So, here’s what we know: Nobody in the tribe wants their people to be unsafe, though nobody in the tribe wants a huge wall bisecting their sacred land. However, not much would change if a wall was built except the eyesore created by the wall itself. The people would still need to present their IDs, and the nine points of entry would still exist. So, what’s the big deal? The fact that the 74-mile border is being exploited as you’re reading this suggests that maybe there needs to be a solution. They haven’t suggested a better solution, but yet they resist the only proposed solution. It is a little peculiar that these people don’t want a wall separating their peaceful lifestyle from dangerous cartels in Mexico. The bottom line is, there is a concerning lack of logic throughout this whole situation.

Granted, religion makes this whole thing tricky. It would be extremely unacceptable for the U.S. government to completely deny any sort of religious practice that tribe members wish to pursue. According to the tribe’s Vice Chairman Verlon Jose, “Our place in life is to care for the land, to care for the animals and to live in harmony.” That sounds great and all, but when your people are becoming a little too harmonious with the local cartel, it might be time for a reality check. What it boils down to is people saying they want people safe, yet the wall is portrayed as some evil structure. This thing isn’t the Death Star, it’s just a wall that’s supposed to stop crime. Why is that evil? This is where you need to listen to firsthand accounts like that of the Tohono O’odham people. Instead of listening to your news station or whatever propaganda helps you sleep at night, it’s important to understand that these people live there. They see it, they live it. I think their word is far more important to take into account than anyone else’s.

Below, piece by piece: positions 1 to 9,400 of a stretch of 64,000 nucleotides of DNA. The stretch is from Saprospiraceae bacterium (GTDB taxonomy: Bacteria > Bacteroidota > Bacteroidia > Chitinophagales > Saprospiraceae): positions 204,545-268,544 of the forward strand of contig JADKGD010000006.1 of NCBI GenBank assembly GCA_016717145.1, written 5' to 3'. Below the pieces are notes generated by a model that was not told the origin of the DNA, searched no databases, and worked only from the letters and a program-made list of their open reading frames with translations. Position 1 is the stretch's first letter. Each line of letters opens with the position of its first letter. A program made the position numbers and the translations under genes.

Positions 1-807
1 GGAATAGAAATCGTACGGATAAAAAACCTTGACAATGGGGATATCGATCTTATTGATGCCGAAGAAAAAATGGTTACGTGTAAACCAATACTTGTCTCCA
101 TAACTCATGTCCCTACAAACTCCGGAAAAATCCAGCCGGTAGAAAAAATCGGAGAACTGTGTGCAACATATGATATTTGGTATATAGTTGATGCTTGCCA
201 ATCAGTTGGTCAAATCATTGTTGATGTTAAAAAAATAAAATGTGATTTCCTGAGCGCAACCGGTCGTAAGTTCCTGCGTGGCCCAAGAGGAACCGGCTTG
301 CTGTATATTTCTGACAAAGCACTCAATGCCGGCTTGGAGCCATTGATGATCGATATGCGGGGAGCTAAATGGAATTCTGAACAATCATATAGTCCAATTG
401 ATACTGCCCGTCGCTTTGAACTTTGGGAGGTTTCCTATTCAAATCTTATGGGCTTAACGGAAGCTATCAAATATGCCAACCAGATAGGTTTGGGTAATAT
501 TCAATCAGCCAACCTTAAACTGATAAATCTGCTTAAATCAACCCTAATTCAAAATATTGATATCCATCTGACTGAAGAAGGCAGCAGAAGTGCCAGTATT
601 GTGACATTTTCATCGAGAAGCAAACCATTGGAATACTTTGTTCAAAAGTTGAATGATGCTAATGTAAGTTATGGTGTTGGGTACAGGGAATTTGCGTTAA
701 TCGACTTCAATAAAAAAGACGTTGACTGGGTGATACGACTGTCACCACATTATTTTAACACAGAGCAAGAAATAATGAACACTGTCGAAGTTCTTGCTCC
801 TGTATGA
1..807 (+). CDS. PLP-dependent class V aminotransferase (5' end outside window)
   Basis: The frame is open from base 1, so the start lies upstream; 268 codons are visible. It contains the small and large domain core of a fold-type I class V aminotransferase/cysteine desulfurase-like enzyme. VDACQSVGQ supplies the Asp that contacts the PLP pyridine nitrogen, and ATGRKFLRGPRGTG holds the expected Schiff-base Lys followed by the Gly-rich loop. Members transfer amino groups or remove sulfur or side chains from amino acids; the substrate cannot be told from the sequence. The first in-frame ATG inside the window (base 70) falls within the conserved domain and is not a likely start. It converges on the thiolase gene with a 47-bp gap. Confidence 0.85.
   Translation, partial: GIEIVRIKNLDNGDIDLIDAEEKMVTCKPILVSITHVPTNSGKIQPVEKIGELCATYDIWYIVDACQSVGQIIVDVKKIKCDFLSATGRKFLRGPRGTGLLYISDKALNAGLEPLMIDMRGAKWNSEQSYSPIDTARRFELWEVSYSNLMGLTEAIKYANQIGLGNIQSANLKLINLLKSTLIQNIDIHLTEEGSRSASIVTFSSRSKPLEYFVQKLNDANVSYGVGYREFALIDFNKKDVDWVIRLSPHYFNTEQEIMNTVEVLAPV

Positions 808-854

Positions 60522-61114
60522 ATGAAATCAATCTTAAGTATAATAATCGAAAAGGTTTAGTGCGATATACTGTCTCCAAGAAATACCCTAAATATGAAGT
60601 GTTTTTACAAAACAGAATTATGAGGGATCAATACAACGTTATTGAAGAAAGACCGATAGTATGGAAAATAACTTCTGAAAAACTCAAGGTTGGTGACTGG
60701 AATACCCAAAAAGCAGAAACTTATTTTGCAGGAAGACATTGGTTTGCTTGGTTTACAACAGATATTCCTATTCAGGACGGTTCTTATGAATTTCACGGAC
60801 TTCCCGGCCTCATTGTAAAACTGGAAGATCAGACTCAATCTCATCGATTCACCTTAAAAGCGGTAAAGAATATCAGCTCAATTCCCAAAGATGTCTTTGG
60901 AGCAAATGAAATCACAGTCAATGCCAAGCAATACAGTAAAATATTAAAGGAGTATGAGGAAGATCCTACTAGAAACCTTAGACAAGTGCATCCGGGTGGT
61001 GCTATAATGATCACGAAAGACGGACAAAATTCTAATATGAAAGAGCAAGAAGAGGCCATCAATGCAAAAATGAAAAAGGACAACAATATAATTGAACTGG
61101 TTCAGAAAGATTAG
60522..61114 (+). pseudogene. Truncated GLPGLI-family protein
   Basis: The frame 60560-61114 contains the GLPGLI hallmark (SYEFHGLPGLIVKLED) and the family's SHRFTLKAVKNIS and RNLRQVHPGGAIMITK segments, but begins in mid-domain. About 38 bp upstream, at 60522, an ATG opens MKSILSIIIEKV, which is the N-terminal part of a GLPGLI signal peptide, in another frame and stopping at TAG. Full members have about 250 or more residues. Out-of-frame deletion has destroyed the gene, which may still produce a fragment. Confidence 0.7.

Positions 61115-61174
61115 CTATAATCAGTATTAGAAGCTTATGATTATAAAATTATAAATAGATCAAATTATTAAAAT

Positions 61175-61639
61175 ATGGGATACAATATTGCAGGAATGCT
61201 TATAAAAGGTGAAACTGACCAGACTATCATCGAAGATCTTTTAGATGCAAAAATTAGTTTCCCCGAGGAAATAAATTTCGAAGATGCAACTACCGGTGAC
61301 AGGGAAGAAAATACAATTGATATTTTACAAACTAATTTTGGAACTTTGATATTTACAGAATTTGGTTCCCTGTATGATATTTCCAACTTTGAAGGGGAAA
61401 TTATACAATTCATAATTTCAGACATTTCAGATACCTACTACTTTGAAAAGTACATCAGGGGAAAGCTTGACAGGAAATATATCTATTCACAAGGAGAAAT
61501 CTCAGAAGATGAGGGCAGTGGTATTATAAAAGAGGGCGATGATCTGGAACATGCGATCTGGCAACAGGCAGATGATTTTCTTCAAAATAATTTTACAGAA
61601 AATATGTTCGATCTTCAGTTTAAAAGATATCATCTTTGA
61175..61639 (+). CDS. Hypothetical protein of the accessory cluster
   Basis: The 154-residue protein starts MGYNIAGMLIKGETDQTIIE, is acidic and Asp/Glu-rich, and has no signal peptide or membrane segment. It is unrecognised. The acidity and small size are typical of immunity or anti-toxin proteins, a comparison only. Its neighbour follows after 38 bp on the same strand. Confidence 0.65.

At the same time, it’s unsettling that action isn’t taken to keep people safe. I’d love to see this wall go up. Thanks to the account of the Tohono O’odham people, it couldn’t be clearer to me. Maybe that’s because I don’t live on the border and I don’t have to deal with seeing a big ugly wall, but how many tribe members actually reside within eyesight of the southern border? I agree with the tribe in the sense that there is a problem on the border. I agree with them when they say that there needs to be a solution. Hopefully a plan can be formulated that would stop the crime, specifically on the reservation. Unless someone could propose an actual plan, it seems like the wall would be a viable solution. If the wall doesn’t get built, but the problem gets solved, that’s perfect, it’ll be a win-win situation. But it seems the wall might be answer in the case of the Tohono O’odham Nation.

Brendan Lally can be reached at [email protected].

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    pete mostJan 31, 2019 at 10:40 pm

    Amy has a good point.. and really does anyone take the social justice warrior’s victim narrative seriously anymore?

    Sometimes they raise serious points but it’s always undermined by their insincerity and ulterior motive.

  • A

    amyJan 31, 2019 at 1:35 pm

    What about the negative impact of illegal immigration on Asians, white americans and african-americans. The latter immigration legal and illegal greatly depresses the wages of an already poorly performing group that has the highest unemployment rates and lowest income.

    Oh wait…. they aren’t part of the special victim class that aides the liberal argument that border security is ‘evil’ so too bad for those victims. .